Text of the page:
Prodigy ‘Hegelian Dialectic: The Book of Heroine’ Shows A New Side To The Legendary Rapper
Oftentimes, when deceased rappers have their unreleased lyrics slapped onto some random track the results are less than stellar. Posthumous releases from Pop Smoke, XXXTentacion, Tupac and many others have seemed just a step behind from a contemporaneous standpoint; referencing outdated clothing brands, dead beefs and cars that nobody gives a damn about anymore.
With the legendary Prodigy’s first posthumous release, Hegelian Dialectic: The Book of Heroine, we have a case of a tasteful entry where the late great Mobb Deep founder delivers an honorable performance. This is the second in a series of three Hegelian Dialectic albums. The first was Hegelian Dialectic: Book of Revelation, released in 2017. Though this new album is technically Prodigy’s first posthumously, it is sequenced with such great care and intent that it’s difficult to tell that it’s posthumous.. Perhaps that’s because P reportedly selected most of the songs on the album prior to his untimely death five years ago.
Prodigy’s cadence is often subdued but that allows him to incorporate more energy in areas where he’s attempting to make a point. This is accentuated by phonetic emphasis on hard syllables. This 12 track album, released on P’s own Infamous Records, includes contributions from such Hip Hop illuminates as DJ Premier, Faith Evans, Big Daddy Kane, Remy Ma, DJ Scratch, Big Noyd and Berto Rich.
This album is chocked full of P’s lyrical essays on his interactions with that feminine energy which the title overtly suggests will be thematically present. The use of women as an allegorical stand-in for an addictive controlled substance further exemplifies this theme as well. It is unique in that, even though he spits gruff and often threatening street tales and slang throughout the album, an unseen but often mentioned female muse is the motivation.
To say that P is attempting to suddenly be a champion of women, but comparatively speaking, it’s very much a departure from any other album that Prodigy has put out. That aim is revealed on the first song on the album, ‘You’ll See’ (featuring Berto). “Baby I done told you. Now you gon’ see for yourself/They not really monsters, they Scooby Doo villains/Baby want a gangster, huh? She done had enough of the punk shit, she grew up/She acquired a taste for the thugs of New York, attracted to the danger, the rush of the street life/Really, we all want love. Don’t let your pride get in the way and screw it all up/Baby your my favorite drug, my lady heroine. I can’t get enough.”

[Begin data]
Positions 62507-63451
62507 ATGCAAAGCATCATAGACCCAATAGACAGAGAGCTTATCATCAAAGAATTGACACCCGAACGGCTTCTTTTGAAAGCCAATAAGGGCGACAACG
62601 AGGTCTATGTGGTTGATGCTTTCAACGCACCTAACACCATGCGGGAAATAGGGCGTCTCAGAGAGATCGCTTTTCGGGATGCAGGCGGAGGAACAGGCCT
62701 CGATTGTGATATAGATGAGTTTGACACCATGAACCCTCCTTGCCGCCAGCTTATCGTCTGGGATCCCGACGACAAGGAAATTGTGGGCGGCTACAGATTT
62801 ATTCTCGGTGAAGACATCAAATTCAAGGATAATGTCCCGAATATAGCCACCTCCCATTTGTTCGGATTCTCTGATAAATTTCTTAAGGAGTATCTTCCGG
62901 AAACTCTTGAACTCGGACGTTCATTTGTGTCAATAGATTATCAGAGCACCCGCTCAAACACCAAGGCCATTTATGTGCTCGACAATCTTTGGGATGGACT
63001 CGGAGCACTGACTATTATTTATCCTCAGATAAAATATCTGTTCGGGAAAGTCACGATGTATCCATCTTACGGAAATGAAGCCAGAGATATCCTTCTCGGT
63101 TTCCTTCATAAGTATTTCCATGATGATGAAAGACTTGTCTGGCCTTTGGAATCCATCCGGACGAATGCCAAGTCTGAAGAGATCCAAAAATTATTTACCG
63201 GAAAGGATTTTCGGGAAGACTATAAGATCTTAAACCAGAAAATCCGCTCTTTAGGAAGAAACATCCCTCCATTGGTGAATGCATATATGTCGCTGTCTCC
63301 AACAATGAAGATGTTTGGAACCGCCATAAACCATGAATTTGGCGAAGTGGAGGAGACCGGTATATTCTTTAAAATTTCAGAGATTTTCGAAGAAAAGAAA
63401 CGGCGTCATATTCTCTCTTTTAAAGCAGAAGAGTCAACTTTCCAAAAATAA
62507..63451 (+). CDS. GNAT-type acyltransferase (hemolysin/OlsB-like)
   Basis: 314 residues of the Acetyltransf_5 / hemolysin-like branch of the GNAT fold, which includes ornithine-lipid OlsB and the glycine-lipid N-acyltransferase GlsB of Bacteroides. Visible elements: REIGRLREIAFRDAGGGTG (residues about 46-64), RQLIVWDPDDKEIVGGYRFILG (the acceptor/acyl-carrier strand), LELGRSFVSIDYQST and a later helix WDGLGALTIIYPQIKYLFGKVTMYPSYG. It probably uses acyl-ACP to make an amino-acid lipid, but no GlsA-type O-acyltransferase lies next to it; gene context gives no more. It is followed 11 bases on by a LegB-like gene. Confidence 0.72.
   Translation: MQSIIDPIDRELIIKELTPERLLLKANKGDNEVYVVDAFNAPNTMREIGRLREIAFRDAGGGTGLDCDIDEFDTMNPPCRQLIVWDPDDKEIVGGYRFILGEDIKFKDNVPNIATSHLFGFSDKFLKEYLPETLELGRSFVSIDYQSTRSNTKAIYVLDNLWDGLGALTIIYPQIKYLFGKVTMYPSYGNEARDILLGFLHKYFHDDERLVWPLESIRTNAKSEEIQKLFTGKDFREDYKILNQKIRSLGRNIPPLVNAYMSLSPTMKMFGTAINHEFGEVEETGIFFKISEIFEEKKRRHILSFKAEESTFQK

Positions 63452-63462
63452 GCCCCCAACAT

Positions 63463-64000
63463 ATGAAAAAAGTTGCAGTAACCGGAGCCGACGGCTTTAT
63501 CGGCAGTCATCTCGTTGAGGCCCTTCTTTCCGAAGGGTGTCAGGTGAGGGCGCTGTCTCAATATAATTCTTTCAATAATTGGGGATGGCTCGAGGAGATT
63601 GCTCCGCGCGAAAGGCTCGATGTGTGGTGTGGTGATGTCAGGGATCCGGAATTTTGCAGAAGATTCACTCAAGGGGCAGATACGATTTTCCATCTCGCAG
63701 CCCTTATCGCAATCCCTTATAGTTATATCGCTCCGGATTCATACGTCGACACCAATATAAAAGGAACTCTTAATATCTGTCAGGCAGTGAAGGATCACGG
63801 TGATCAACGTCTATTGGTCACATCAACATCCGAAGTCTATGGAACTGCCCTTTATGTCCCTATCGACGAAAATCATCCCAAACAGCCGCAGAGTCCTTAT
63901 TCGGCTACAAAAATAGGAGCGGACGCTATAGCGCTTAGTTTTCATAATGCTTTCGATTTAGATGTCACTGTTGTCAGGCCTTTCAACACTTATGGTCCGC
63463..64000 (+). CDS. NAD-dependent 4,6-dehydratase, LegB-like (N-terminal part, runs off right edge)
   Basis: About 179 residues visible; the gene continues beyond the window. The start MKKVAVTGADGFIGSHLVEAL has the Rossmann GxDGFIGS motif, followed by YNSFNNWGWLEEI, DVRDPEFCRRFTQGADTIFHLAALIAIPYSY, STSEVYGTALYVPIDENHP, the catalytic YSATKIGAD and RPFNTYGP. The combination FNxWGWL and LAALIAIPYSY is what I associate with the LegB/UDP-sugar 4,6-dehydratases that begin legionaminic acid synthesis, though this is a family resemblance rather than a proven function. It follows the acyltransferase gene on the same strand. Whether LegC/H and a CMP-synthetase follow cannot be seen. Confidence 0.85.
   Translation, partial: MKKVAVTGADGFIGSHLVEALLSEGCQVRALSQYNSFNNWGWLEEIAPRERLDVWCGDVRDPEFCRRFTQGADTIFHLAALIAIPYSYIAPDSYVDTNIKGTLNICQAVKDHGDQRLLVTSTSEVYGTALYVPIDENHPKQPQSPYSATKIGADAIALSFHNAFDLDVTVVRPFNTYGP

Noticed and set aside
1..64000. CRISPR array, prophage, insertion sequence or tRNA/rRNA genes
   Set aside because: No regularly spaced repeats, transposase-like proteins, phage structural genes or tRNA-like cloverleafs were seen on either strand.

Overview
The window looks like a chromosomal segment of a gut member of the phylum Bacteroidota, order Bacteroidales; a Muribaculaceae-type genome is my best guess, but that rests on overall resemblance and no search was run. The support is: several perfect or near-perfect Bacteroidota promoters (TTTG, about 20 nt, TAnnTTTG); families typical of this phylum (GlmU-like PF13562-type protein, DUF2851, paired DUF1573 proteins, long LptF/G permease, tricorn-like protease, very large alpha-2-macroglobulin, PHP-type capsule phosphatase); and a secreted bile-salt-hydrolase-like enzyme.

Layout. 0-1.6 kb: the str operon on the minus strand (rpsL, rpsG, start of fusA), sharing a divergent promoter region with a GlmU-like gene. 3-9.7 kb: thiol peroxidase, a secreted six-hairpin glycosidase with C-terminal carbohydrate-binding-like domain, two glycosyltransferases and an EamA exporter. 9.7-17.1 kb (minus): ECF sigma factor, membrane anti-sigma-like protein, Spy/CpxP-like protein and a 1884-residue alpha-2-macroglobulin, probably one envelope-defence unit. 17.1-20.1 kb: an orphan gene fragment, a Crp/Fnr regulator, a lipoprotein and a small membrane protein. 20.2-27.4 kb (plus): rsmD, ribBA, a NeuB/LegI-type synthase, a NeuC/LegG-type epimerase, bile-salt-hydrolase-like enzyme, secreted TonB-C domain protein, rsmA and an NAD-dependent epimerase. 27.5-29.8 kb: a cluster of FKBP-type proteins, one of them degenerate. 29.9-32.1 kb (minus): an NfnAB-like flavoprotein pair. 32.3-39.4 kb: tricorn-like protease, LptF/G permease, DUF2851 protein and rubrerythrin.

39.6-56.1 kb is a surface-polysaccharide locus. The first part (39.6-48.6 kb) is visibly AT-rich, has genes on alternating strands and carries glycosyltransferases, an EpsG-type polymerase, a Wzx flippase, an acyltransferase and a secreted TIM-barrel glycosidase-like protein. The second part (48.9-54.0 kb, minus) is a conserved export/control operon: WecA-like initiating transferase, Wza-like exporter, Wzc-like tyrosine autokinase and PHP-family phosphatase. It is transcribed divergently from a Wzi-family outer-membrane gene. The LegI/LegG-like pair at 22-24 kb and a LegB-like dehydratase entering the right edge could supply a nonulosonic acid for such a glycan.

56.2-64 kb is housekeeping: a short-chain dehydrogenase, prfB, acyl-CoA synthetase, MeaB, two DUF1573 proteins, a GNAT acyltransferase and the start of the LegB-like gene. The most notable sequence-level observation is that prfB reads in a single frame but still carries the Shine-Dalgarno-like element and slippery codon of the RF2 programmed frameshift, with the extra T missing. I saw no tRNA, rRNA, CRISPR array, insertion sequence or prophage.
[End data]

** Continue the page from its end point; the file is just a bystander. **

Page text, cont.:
The second song is titled “Walk Out” (featuring DJ Premier). As with many of the other tracks on the album, the track is ethereal and almost esoteric in nature. However, the occasional scratching that Premier famously incorporates on many of his tracks comes off out of place on this one. “Opium Poppy,” the third track on the album, is yet another song upon which Prodigy is speaking about a woman’s energy, as well as his or her need for that energy.
“She need a fix, she can’t fix. I got dope dick/She need a hit/I got a heroine broad/She can take the cape off, but leave the heels on and we’ll go real long/A marathon fuck like we tryna win the gold medal/We’re not normal/No this something special.”
On “Angel” Prodigy incorporates the talents of singer Faith Evans on yet another track on which a woman is the central theme. “It’s like Anita Baker Angel, God bless you/Where is it you came from? I know that God sent you/Good God, I don’t wanna stress you. Make my eyes feel good, make my soul feel special/I press triggers if they try to press you, things I do to impress you/I go to war for you, I got long for you.”
Indeed, it is yet another not so subtle nod to a singular underlying thread to the album. While posthumous albums of others appear to often be random vocals thrown over uninspired tracks after the fact, the production on most of the songs on this album also have a central theme; that being a sleepy, ghostly sound that reminds one of evening stars and cosmic nebula twirling in an abyss.
The only song on the album that does not follow this thread is “You Don’t Want It,” featuring Big Daddy Kane and DJ Scratch. It’s a hard nod to Prodigy’s roots as a descendant of boom bap hip-hop reminiscent of his early days.
For its inspired presentation, obviously timeless thematic trappings and interesting production, Hegelian Dialectic: Book of Heroine stands apart from most contemporary posthumous albums. With that said, some Prodigy fans may not vibe with this album, because its far different than his previous work. But even so, it’s a revealing glimpse into the man behind the persona.